Builders at the new children's hospital site have been in dispute with local residents about ongoing construction work during Level 5 restrictions, amid concerns about the potential spread of Covid-19.
Residents living near the building site at St James's Hospital have appealed for work to be paused while strict lockdown restrictions are in place, saying the project should not be deemed essential because the expected completion date is almost 18 months away.
Locals are concerned builders coming to the area for work increases the risk of Covid-19 spreading, with many workers using shops, parking facilities and local amenities visited by residents. It comes as the contractor at the site, BAM Ireland, confirmed it will test staff for Covid-19 on a weekly basis.
The Department of Health included the new children's hospital in a list of essential health projects that are exempt from the current Covid-19 restrictions regarding the closure of construction sites.
However, residents in the area surrounding the site are unhappy with this decision and have made complaints to the contractor, citing that work was halted last year when restrictions first came into effect at the start of the pandemic.
Chair of Ceannt Fort Residents' Association, Joe McPartlin, said there is concern in the area about builders congregating while travelling to and from work.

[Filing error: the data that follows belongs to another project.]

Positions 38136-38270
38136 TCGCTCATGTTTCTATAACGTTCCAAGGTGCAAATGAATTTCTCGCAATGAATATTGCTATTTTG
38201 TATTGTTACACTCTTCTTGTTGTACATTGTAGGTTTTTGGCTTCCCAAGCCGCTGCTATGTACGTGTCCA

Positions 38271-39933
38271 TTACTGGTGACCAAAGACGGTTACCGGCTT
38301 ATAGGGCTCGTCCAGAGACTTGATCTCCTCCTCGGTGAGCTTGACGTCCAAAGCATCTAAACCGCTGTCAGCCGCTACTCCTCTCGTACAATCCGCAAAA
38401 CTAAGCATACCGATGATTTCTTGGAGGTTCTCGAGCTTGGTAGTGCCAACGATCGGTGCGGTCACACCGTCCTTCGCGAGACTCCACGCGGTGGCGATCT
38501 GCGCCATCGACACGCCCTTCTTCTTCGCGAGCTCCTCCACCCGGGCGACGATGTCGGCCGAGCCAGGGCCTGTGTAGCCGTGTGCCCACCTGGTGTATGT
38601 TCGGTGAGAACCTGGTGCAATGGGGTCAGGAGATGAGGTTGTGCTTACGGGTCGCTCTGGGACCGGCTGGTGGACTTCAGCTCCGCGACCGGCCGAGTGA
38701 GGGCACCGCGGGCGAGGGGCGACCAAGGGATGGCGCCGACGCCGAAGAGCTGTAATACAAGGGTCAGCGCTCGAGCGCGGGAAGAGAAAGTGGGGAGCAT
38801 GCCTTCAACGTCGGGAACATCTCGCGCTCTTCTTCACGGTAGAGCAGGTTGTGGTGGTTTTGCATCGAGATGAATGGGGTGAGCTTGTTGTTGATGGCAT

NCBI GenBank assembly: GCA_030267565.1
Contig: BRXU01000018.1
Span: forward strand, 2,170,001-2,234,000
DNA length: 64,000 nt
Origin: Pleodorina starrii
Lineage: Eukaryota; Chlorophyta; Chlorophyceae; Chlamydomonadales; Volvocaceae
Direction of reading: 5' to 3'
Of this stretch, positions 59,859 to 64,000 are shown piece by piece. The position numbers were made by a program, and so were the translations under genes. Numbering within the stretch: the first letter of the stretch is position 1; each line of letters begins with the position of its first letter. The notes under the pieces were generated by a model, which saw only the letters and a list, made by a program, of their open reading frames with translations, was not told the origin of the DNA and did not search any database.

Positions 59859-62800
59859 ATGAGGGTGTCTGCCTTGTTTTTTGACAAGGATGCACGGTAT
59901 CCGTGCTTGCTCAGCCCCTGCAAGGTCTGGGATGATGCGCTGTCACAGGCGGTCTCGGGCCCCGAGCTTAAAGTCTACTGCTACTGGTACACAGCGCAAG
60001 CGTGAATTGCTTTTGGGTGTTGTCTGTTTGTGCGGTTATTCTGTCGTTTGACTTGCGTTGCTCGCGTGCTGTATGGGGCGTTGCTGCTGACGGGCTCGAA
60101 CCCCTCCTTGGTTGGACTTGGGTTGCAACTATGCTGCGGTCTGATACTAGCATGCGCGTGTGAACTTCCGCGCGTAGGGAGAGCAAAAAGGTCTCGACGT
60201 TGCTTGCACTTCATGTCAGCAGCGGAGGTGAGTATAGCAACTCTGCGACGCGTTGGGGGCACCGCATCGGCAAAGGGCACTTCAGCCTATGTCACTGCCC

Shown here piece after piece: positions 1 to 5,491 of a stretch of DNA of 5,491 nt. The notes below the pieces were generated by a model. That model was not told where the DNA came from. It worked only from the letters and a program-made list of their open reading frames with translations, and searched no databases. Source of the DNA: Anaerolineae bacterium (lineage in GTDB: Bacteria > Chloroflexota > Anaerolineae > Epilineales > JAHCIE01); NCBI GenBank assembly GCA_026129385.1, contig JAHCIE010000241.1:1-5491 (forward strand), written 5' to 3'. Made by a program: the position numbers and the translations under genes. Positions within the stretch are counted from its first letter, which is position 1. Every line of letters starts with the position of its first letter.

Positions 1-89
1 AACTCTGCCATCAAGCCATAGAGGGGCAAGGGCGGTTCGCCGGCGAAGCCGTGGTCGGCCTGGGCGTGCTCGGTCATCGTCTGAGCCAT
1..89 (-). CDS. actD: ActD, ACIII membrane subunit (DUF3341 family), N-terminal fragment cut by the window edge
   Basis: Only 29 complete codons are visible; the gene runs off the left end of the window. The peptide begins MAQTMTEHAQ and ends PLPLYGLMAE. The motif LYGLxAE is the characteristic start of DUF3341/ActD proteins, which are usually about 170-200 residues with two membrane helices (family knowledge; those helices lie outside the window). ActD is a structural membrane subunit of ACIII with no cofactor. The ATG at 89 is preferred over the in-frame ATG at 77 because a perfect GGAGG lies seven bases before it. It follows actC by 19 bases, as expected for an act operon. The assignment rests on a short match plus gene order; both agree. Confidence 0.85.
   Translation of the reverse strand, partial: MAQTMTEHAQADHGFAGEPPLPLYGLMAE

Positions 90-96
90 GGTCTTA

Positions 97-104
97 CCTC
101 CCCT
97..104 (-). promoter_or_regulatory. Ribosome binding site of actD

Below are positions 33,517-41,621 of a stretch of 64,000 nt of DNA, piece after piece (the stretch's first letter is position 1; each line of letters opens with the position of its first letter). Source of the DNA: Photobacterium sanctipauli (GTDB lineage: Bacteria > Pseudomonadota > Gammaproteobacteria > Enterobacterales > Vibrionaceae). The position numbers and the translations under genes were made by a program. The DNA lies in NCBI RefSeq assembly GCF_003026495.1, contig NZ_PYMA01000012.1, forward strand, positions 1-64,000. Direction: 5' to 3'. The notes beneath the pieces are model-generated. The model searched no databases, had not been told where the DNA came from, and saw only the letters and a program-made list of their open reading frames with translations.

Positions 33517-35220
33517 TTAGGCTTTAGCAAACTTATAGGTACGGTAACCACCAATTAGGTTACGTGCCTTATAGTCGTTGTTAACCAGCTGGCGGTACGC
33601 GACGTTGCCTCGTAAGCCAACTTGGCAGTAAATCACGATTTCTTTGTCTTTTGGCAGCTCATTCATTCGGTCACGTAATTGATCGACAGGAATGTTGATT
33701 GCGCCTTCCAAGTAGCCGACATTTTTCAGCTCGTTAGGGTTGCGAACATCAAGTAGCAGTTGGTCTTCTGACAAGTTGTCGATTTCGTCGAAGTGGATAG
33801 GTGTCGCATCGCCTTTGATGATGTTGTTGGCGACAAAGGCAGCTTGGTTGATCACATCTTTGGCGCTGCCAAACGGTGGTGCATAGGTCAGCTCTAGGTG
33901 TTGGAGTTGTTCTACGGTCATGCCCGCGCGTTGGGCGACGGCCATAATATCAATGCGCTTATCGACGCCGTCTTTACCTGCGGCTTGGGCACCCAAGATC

"It defeats the purpose of the restrictions if the builders are travelling here, sometimes from well outside Dublin, and going in and out of the site. Some of them have to park outside people's homes on their doorsteps, and it means we are in close proximity to them on paths or in shops," he said.
"Ideally, we would like to see the project halted temporarily. That is something we say reluctantly, because any delays mean we must put up with the inconvenience caused by the project for longer - but a delay seems safer and the lesser of two evils. People are worried about the virus spreading."
BAM said it has been engaging with local residents regularly, complying with Covid-19 guidelines, and prioritising the health and safety of all stakeholders. A spokesman said the introduction of Covid-19 testing for staff will bolster these efforts.
"It is expected to identify small numbers of positive cases prior to any symptoms appearing, further reducing the risk of transmission and giving even greater security and confidence to all stakeholders involved in the project," he added.
A spokeswoman for the National Paediatric Hospital Development Board, which is responsible for overseeing building of the new hospital, said it is in ongoing communication with BAM about its responsibilities with respect to local residents about their concerns.
She said the ongoing work means the seventh and highest floor of the building will be topped out before the end of March.